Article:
IDEAS home Printed from
   My bibliography  Save this paper

Quantification of Political Risk in Energy Foresight - A Method Overview


  • Christoph Weber

    (Chair for Management Sciences and Energy Economics, University of Duisburg-Essen)


Uncertainty is almost ubiquitous in energy related decision making. It has many sources, multiple facets and numerous implications. From the uncertainties surrounding Global Warming over the incertitude of future technological progress to the volatility of fuel and other energy prices, the uncertainties account for an important part of the current energy strategy puzzle. One key element of this puzzle is however political risk. Especially when it comes to the supply of oil and gas, where around 70 % of the worldwide resources are concentrated in what is sometimes labelled the "strategic ellipse" (cf. e.g. Rempel et al. 2006), encompassing the region from the Arabian peninsula over the surroundings of the Caspian Sea up to the most important Siberian hydrocarbon reservoirs. How should political risk be taken into account when aiming at solving the energy strategy puzzle? This is the key issue addressed in this paper, however with a clear focus on the first step of strategic decision making, namely the environment analysis. Thereby environment does not mean only the natural environment but the entire surrounding world which is relevant for the decision making. Consequently the first point to be discussed in the following is energy related decision making in general and the role of risk herein in particular (cf. Section 2). Then a typology of risks and especially political risks is sketched in Section 3 before approaches to the modelling and quantification of political risk are reviewed in Section 4.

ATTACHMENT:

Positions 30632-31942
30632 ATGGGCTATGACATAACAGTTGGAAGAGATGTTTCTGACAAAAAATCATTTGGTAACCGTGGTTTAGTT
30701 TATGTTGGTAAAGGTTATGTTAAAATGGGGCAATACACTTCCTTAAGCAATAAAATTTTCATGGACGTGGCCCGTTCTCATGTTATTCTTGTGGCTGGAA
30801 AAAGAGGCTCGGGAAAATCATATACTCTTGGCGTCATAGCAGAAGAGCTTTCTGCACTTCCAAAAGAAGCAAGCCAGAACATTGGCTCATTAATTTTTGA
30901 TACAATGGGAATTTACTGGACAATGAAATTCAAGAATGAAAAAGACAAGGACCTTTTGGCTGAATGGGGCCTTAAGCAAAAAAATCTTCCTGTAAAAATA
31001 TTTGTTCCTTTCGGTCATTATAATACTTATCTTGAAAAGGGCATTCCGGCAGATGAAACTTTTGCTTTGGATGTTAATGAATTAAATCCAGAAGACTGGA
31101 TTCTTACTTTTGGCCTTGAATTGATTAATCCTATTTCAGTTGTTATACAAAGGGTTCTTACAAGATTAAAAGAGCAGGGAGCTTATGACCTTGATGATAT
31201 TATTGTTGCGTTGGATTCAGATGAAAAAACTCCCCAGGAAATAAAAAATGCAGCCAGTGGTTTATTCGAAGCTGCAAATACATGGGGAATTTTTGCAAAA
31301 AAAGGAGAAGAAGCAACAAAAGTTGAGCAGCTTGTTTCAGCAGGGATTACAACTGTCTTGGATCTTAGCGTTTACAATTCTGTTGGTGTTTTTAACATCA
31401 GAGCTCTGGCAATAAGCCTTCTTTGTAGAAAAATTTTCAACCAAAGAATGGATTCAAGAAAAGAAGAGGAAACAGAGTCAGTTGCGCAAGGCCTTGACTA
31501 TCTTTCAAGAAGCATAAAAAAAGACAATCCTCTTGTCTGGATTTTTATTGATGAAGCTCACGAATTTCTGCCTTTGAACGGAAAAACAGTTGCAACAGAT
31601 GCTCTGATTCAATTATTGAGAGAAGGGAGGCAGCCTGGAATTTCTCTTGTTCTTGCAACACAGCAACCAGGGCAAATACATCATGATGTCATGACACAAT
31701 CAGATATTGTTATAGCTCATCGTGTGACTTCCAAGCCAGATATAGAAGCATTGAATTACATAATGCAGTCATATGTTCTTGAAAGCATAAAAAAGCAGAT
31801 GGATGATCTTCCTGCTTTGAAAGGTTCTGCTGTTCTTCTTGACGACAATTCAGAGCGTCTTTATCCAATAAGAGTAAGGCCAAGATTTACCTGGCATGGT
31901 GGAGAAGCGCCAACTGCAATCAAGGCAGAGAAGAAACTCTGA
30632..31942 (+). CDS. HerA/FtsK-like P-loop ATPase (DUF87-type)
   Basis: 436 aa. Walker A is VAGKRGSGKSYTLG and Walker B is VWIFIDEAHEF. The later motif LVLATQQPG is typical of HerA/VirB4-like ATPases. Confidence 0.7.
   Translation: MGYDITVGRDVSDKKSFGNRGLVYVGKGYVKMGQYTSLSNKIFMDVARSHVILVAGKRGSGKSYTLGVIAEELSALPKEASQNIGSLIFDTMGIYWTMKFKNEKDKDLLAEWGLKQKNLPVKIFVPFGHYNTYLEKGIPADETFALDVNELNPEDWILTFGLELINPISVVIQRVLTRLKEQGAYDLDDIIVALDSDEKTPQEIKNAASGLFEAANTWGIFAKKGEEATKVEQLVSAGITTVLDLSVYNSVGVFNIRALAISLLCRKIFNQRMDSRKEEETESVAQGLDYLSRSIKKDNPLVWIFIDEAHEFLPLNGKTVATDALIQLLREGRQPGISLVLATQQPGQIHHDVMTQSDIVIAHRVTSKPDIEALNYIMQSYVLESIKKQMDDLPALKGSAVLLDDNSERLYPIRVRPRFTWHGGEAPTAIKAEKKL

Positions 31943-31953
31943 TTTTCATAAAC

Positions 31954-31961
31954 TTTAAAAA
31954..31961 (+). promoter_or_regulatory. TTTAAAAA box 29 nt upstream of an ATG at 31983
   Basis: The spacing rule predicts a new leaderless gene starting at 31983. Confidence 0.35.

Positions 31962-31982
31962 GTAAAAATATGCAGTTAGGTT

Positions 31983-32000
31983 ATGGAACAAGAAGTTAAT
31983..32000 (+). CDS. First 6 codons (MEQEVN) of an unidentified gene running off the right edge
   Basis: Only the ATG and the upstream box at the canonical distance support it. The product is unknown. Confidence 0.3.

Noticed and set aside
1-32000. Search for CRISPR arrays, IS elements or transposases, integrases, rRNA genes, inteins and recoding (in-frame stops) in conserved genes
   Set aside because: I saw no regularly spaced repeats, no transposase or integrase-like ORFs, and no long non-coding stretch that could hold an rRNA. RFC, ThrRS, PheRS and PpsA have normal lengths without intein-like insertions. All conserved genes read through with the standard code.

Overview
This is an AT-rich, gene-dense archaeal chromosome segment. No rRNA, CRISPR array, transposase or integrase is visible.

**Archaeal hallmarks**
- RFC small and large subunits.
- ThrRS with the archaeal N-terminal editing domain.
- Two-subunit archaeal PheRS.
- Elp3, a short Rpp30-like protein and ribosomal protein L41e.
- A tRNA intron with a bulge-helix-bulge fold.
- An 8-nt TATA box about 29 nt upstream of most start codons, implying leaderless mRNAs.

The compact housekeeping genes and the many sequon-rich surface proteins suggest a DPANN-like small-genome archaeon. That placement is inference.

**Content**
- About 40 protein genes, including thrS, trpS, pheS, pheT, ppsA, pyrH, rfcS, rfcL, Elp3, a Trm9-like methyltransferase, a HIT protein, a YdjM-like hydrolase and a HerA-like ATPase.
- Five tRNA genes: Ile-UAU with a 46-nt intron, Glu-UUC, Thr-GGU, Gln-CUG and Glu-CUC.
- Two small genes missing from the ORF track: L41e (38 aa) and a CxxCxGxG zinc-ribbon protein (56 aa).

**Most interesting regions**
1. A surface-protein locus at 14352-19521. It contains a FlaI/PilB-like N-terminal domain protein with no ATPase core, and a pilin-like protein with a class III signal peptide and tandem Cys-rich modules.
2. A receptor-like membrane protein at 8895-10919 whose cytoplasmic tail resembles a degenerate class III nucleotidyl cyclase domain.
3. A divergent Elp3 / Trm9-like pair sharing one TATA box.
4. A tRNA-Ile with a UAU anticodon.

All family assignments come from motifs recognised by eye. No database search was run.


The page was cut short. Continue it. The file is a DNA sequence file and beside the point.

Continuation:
Suggested Citation

  • Christoph Weber, 2010. "Quantification of Political Risk in Energy Foresight - A Method Overview," EWL Working Papers 1001, University of Duisburg-Essen, Chair for Management Science and Energy Economics, revised Feb 2010.
  • Handle: RePEc:dui:wpaper:1001

    Download full text from publisher

    File URL:
    File Function: First version, 2010
    Download Restriction: no

    More about this item

    NEP fields

    This paper has been announced in the following NEP Reports:


    Access and download statistics


    All material on this site has been provided by the respective publishers and authors. You can help correct errors and omissions. When requesting a correction, please mention this item's handle: RePEc:dui:wpaper:1001. See general information about how to correct material in RePEc.

    For technical questions regarding this item, or to correct its authors, title, abstract, bibliographic or download information, contact: . General contact details of provider: .

    If you have authored this item and are not yet registered with RePEc, we encourage you to do it here. This allows to link your profile to this item. It also allows you to accept potential citations to this item that we are uncertain about.

    We have no bibliographic references for this item. You can help adding them by using this form .

    If you know of missing items citing this one, you can help us creating those links by adding the relevant references in the same way as above, for each refering item. If you are a registered author of this item, you may also want to check the "citations" tab in your RePEc Author Service profile, as there may be some citations waiting for confirmation.

    For technical questions regarding this item, or to correct its authors, title, abstract, bibliographic or download information, contact: Andreas Fritz (email available below). General contact details of provider: .

    Please note that corrections may take a couple of weeks to filter through the various RePEc services.

    IDEAS is a RePEc service hosted by the Research Division of the Federal Reserve Bank of St. Louis . RePEc uses bibliographic data supplied by the respective publishers.